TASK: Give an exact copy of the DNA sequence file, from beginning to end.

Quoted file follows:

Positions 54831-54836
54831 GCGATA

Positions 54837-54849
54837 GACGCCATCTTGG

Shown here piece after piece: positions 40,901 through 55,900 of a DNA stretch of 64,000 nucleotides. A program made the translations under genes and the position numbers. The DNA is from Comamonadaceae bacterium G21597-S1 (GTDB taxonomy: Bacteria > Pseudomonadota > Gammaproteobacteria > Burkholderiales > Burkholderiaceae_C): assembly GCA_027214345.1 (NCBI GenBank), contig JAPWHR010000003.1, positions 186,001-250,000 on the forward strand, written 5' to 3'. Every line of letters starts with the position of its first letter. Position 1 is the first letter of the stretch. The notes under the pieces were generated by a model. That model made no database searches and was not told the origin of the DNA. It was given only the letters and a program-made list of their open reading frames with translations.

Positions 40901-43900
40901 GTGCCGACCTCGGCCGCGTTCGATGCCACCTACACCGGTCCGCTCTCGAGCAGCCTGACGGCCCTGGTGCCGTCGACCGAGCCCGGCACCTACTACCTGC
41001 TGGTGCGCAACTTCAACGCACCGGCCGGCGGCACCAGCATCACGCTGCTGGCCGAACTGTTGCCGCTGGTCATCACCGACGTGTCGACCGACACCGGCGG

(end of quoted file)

Positions 54831-54836
54831 GCGATA

Positions 54837-54849
54837 GACGCCATCTTGG

Shown here piece after piece: positions 40,901 through 55,900 of a DNA stretch of 64,000 nucleotides. A program made the translations under genes and the position numbers. The DNA is from Comamonadaceae bacterium G21597-S1 (GTDB taxonomy: Bacteria > Pseudomonadota > Gammaproteobacteria > Burkholderiales > Burkholderiaceae_C): assembly GCA_027214345.1 (NCBI GenBank), contig JAPWHR010000003.1, positions 186,001-250,000 on the forward strand, written 5' to 3'. Every line of letters starts with the position of its first letter. Position 1 is the first letter of the stretch. The notes under the pieces were generated by a model. That model made no database searches and was not told the origin of the DNA. It was given only the letters and a program-made list of their open reading frames with translations.

Positions 40901-43900
40901 GTGCCGACCTCGGCCGCGTTCGATGCCACCTACACCGGTCCGCTCTCGAGCAGCCTGACGGCCCTGGTGCCGTCGACCGAGCCCGGCACCTACTACCTGC
41001 TGGTGCGCAACTTCAACGCACCGGCCGGCGGCACCAGCATCACGCTGCTGGCCGAACTGTTGCCGCTGGTCATCACCGACGTGTCGACCGACACCGGCGG